Read by Merissa Czvy.
4 CDs.
Recorded Books. 2020.
Ages 10-14.

The only thing 14 year old Mia is looking forward to the summer she and her family are moving back to Vermont is seeing her grandmother again. Gram has a cricket farm, and is trying to get the public to accept crickets as a food source.

Mia has a lot of anxieties – she had broken her arm in gymnastics back in Boston, and the injury has made her fearful of trying new things. She doesn't want to do gymnastics any longer; she does not look forward to having to choose summer camp activities; she is not happy about having to make new friends. The reader gets the sense that something else is going on, but her secret is not revealed until halfway through the book.

The story moves along while Mia develops the confidence to tell someone what happened. In the meantime, she manages to enjoy Warrior Camp and her maker activities; she does make new friends; and she stumbles on a mystery. Someone is sabotaging her Gram's cricket business. Mia's friends Clover and Anna give her the confidence to investigate and the girls come up with a plan. And she does end up confiding her traumatic experience of inappropriate behavior by her old gymnastics coach. This is great story of creativity and entrepreneurship, of making friends, and of confronting the scariest things. Girl power reigns, and there is a very satisfying ending.

Merissa Czyz's narration is pitch perfect: her young-sounding voice really channels the characters, and her great diction enlivens the story.

Reviewed by Stephanie Tournas
Olugbemisola Rhuday-Perkovich, ed. The Hero Next Door.
Read by Adenrele Ojo, Caitlin Gold, Dominic Hoffman, Kirby Heyborne, Erin Cahill, Kristen Ariza, Renee Dorian, Chris Browning, Laura Ortiz, Maxwell Glick, Taylor Meskimen, Dylan Moore, Franklin Corzo, Mike Chamberlain.
5 CDs. 6.25 hrs.
Listening Library. 2019.
Ages 8-12.

The Hero Next Door is filled with thirteen short stories about fictional everyday heroes and encourages listeners to shine despite their circumstances. These heroes include inner-city camp counselors who protect their lot from "zombies," a child who helps a homeless man who eventually morphs into a wolf, an autistic boy who battles his fears using martial arts, ghost-seeing lads who dispel an angry mob, and more.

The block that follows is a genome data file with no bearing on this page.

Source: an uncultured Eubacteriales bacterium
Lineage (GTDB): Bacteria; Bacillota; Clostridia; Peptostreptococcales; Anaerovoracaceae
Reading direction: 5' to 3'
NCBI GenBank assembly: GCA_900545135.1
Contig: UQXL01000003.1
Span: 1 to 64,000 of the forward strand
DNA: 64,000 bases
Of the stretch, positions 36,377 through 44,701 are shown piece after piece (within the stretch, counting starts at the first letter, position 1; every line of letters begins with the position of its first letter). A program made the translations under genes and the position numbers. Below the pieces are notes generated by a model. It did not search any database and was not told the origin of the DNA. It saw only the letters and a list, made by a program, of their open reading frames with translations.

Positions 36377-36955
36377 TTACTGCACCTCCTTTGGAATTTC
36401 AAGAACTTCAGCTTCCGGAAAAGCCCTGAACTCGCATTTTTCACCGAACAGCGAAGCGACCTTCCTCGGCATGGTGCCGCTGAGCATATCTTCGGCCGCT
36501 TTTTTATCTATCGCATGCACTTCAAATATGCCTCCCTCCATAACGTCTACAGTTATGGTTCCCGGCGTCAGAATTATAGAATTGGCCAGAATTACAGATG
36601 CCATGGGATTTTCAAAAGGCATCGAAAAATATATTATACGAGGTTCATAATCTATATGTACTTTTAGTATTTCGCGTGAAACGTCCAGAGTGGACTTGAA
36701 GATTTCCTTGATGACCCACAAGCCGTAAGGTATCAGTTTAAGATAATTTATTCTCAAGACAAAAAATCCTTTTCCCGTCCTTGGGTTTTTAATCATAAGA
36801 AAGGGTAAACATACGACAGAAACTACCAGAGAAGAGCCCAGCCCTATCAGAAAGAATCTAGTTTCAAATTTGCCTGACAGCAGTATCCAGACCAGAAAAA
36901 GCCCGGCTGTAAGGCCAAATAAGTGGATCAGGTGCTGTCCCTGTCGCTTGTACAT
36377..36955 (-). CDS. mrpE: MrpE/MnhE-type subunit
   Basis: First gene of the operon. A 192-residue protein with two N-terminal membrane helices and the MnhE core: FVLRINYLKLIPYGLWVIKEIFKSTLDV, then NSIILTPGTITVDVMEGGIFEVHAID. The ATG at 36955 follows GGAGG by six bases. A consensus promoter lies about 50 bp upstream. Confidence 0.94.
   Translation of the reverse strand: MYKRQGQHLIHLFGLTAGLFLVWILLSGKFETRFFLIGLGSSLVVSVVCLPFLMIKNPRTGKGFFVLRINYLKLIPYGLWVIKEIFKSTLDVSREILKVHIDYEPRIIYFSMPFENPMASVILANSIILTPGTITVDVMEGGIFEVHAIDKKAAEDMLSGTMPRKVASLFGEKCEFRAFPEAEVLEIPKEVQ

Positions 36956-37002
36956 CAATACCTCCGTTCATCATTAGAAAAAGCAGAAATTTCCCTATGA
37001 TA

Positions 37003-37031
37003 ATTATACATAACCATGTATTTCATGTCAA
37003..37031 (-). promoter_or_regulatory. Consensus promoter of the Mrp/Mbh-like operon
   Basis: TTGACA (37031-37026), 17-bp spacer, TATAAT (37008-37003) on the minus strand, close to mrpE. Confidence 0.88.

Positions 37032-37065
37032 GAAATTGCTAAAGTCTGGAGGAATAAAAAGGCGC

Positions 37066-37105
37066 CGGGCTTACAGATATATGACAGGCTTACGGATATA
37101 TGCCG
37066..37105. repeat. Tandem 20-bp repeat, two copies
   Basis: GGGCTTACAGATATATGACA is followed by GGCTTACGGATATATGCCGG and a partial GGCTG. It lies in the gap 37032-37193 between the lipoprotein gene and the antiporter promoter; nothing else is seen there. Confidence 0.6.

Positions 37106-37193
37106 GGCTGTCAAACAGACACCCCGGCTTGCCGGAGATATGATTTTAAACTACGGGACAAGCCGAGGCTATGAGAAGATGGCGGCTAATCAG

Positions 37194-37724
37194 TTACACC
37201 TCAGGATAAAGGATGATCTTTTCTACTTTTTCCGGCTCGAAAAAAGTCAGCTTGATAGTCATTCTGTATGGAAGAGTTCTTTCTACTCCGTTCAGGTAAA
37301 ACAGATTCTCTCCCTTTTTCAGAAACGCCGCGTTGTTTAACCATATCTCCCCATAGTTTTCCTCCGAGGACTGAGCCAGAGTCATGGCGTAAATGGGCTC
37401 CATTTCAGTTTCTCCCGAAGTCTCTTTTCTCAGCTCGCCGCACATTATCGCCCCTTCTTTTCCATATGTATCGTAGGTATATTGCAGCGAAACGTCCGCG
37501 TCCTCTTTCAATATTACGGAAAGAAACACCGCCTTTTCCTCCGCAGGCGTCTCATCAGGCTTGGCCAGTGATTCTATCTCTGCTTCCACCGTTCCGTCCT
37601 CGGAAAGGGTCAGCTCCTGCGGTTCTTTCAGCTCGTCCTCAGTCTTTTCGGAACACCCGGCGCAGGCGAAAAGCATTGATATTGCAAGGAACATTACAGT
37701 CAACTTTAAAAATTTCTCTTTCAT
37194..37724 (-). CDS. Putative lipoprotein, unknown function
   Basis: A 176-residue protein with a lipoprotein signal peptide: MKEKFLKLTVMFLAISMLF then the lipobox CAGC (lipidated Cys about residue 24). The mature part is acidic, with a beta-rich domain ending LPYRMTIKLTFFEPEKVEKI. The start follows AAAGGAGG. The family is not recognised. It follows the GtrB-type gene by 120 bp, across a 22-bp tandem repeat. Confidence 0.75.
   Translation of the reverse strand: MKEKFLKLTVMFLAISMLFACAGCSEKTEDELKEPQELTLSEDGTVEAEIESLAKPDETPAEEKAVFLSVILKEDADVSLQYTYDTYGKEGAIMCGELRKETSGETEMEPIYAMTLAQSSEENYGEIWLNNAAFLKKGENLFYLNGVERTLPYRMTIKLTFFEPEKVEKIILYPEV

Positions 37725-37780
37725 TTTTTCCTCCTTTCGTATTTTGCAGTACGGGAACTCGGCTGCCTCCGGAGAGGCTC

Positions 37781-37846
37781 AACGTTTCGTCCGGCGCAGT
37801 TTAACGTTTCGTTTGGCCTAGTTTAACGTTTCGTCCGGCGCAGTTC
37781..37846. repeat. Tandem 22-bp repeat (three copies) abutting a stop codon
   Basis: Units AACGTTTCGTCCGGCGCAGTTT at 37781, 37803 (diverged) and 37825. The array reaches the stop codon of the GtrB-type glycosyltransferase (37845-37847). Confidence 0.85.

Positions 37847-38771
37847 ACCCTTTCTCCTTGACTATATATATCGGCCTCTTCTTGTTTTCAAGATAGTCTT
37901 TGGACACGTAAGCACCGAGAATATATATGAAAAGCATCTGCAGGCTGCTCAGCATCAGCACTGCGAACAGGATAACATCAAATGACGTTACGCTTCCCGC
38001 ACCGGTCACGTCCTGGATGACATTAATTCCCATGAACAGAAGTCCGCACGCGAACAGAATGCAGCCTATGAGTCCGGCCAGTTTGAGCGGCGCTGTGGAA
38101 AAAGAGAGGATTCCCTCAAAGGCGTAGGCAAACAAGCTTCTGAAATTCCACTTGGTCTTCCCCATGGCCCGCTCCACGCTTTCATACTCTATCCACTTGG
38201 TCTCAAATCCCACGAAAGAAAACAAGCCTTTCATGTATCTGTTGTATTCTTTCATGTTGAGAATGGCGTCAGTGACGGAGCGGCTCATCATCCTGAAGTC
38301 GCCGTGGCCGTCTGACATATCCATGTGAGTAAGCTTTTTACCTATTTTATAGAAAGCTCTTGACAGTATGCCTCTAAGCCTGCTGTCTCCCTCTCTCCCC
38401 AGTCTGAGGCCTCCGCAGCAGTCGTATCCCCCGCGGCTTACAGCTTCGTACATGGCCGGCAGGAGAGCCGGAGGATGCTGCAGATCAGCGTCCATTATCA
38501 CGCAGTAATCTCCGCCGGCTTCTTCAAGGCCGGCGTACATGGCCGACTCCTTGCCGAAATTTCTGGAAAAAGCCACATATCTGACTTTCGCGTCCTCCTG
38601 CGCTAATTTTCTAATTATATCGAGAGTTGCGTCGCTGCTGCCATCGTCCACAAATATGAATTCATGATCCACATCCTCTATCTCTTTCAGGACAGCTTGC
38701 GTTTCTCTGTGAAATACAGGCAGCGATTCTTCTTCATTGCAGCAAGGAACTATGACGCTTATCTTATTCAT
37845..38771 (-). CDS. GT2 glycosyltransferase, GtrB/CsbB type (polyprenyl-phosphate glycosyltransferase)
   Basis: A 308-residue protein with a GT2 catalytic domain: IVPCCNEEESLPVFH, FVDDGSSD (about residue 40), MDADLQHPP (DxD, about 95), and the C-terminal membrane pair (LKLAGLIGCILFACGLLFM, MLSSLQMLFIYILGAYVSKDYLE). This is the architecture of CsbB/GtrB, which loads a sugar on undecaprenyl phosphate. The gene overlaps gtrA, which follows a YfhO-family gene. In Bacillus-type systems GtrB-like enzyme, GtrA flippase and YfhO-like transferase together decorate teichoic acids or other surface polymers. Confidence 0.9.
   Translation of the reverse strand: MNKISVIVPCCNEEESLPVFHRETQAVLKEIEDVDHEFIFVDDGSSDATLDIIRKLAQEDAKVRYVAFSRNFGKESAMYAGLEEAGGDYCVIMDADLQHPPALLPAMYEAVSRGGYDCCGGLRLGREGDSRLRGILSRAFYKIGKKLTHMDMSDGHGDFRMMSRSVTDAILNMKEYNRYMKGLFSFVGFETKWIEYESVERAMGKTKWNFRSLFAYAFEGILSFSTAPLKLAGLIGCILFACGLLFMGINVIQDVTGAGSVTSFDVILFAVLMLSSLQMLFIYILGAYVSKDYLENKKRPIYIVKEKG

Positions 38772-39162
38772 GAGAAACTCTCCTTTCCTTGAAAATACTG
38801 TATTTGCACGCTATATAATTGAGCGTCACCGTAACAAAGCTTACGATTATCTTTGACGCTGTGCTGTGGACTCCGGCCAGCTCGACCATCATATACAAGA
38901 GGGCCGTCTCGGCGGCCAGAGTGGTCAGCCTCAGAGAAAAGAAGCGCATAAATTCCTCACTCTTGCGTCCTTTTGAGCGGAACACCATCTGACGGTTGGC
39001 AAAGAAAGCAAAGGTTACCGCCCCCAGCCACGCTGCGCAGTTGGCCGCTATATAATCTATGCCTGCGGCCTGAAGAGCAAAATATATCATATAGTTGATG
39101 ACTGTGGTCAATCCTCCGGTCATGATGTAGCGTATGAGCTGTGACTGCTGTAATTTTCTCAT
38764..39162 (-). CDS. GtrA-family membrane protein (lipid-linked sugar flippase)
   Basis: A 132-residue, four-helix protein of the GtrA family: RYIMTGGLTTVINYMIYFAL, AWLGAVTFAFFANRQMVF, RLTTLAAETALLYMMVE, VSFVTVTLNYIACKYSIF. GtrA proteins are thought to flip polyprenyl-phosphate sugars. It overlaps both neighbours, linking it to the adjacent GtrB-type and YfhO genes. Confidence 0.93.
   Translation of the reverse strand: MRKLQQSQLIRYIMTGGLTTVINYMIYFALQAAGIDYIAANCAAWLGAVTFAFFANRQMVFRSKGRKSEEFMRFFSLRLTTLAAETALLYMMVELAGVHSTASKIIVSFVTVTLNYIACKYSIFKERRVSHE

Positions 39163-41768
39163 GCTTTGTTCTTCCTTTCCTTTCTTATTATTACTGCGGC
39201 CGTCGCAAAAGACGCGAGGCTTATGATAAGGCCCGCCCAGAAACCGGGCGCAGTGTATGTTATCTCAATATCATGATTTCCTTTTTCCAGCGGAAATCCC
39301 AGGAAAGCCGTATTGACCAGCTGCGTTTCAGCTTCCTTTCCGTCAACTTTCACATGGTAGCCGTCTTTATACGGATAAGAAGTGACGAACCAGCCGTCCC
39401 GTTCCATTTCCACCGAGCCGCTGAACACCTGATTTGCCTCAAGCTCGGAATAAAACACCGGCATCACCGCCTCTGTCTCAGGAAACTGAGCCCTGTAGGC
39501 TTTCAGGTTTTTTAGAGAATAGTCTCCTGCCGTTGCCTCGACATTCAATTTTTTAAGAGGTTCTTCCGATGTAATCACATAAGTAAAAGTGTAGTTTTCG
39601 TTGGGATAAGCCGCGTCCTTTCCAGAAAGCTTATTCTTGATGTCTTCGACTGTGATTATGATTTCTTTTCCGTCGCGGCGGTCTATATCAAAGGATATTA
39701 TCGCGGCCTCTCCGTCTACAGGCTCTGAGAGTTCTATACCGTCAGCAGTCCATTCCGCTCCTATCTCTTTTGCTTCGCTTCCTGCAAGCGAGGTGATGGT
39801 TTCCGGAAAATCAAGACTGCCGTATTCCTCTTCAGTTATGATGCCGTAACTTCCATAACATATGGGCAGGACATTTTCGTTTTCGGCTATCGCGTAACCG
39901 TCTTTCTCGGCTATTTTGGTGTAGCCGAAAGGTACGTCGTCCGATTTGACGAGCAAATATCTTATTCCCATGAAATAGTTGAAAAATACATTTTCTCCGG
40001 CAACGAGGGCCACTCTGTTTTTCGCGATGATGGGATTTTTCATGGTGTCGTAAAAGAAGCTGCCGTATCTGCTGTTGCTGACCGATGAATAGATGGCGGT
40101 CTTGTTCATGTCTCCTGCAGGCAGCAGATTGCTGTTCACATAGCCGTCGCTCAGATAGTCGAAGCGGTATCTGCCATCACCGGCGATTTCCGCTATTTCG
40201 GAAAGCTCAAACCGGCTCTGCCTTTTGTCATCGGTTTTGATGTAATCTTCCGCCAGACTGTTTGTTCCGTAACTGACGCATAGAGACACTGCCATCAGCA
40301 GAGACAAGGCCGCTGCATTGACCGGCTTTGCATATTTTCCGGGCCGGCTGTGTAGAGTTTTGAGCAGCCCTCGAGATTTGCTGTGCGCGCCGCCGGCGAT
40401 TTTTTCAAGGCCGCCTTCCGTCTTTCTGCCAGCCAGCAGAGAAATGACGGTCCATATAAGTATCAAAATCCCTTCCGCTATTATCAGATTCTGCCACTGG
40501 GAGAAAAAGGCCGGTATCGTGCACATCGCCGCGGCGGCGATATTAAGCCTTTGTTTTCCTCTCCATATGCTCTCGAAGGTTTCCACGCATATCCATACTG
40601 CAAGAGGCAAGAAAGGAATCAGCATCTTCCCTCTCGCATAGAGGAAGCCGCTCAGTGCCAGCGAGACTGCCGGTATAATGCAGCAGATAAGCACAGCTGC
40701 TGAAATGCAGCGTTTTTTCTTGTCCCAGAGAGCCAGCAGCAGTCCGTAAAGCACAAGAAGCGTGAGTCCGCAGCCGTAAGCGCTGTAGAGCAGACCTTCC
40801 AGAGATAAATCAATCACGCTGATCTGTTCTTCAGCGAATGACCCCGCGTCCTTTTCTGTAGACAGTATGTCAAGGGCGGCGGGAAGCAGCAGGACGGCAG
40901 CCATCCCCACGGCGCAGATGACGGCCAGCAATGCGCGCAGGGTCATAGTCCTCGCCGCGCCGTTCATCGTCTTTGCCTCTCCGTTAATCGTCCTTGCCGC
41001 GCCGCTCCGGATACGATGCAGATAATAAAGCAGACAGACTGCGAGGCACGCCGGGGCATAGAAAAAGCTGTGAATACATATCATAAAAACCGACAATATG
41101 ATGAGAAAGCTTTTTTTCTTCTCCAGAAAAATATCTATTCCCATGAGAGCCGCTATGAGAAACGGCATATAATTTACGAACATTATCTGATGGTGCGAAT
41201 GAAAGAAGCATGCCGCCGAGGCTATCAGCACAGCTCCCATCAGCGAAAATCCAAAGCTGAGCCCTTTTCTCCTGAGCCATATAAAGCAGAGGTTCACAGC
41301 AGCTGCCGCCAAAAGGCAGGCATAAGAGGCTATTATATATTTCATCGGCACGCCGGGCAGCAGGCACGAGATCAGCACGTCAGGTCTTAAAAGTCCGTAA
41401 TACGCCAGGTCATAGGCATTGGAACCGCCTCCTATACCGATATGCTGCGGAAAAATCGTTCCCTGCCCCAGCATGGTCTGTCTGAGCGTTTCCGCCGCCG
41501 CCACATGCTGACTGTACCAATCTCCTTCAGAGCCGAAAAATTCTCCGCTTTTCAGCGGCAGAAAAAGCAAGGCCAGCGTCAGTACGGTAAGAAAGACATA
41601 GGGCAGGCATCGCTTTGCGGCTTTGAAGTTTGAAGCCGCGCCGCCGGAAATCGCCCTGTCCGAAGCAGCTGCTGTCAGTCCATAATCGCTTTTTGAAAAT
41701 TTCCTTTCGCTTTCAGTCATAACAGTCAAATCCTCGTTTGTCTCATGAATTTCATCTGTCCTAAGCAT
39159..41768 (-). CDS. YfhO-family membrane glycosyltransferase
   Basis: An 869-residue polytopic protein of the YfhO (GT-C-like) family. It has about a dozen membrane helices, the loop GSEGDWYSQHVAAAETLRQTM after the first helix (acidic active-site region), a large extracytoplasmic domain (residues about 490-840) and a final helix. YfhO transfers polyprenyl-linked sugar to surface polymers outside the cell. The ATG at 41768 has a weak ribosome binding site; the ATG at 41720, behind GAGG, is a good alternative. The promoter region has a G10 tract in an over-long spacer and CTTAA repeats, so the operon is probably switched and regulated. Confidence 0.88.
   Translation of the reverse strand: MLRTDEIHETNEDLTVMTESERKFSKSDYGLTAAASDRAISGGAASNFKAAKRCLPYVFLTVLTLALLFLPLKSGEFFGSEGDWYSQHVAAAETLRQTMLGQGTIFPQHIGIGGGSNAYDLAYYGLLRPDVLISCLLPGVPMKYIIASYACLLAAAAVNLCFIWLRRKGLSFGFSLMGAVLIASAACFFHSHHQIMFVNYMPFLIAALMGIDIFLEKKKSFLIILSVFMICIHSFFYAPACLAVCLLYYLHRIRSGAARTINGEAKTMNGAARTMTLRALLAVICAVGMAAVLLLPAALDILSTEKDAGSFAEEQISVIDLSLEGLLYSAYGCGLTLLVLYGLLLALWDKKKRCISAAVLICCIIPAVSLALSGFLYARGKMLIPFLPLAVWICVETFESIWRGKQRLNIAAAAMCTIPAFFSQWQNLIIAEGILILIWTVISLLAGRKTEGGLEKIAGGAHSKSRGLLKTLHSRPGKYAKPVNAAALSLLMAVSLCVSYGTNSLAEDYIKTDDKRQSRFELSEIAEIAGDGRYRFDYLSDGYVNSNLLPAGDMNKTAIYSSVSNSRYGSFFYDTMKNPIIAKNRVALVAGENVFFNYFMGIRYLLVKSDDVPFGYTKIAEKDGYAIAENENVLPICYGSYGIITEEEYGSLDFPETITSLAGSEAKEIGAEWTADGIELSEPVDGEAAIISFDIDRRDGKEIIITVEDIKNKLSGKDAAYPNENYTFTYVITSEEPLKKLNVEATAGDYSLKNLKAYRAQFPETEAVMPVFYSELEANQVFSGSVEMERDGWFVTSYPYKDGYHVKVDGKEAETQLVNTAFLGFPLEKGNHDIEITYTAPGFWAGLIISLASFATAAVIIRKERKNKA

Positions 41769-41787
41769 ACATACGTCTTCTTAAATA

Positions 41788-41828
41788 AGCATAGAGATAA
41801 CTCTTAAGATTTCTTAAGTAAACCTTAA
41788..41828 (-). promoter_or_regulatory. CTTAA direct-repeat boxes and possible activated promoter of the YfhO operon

Most of the narrators in this varied cast of audio book talent rise to the top. Erin Cahill is one such narrator. She shares the story of a family from India who adopts a three-year-old boy. Cahill's efforts are flawless. She draws the listener in immediately as she embodies both the joys and frustrations of adding a non-English speaking sibling to a busy household. Somehow, Cahill's voice smiles during the joyful moments and weeps when hurtful words are spoken. Her emotions are raw and genuine and passionate—just like the characters' she portrayed.

Overall, listeners will enjoy hearing about everyday heroes and may even become one themselves.

Reviewed by Lisa Arnold
*Shelley Pearsall. Trouble Don't Last.
Narrated by Ron Butler
Download. 6 hrs. 23 mins.
Recorded Books. 2020.
Middle School

Eleven-year-old Samuel was born a slave in Kentucky and lives under the strict rules of his household. He is often in trouble for making mistakes. Several of the older folks have looked after him since his own mother was taken from the farm when he was just a baby. When he is woken in the middle of the night by grumpy old Harrison he doesn't know what to think but he knows he is going to be in trouble. When he realizes that Harrison is planning for them to run away ("Harrison is stealing me!"), it is too late. Along the arduous trip toward Canada on the Underground Railroad, Samuel starts to learn things he didn't know about his own family and about Harrison's hard life. He also meets many people along the way that show him why seeking freedom is worth the risk.